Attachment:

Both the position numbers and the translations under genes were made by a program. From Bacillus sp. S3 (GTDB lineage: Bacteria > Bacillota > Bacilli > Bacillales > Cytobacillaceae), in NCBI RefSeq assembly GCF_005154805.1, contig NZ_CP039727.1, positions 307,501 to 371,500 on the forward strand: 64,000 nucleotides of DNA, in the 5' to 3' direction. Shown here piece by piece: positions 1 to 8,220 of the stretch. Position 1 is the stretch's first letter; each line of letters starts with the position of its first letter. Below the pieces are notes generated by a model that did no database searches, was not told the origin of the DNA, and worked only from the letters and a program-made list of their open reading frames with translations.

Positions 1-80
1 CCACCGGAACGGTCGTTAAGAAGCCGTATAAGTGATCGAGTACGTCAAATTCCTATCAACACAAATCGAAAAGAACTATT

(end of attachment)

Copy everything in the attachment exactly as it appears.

Both the position numbers and the translations under genes were made by a program. From Bacillus sp. S3 (GTDB lineage: Bacteria > Bacillota > Bacilli > Bacillales > Cytobacillaceae), in NCBI RefSeq assembly GCF_005154805.1, contig NZ_CP039727.1, positions 307,501 to 371,500 on the forward strand: 64,000 nucleotides of DNA, in the 5' to 3' direction. Shown here piece by piece: positions 1 to 8,220 of the stretch. Position 1 is the stretch's first letter; each line of letters starts with the position of its first letter. Below the pieces are notes generated by a model that did no database searches, was not told the origin of the DNA, and worked only from the letters and a program-made list of their open reading frames with translations.

Positions 1-80
1 CCACCGGAACGGTCGTTAAGAAGCCGTATAAGTGATCGAGTACGTCAAATTCCTATCAACACAAATCGAAAAGAACTATT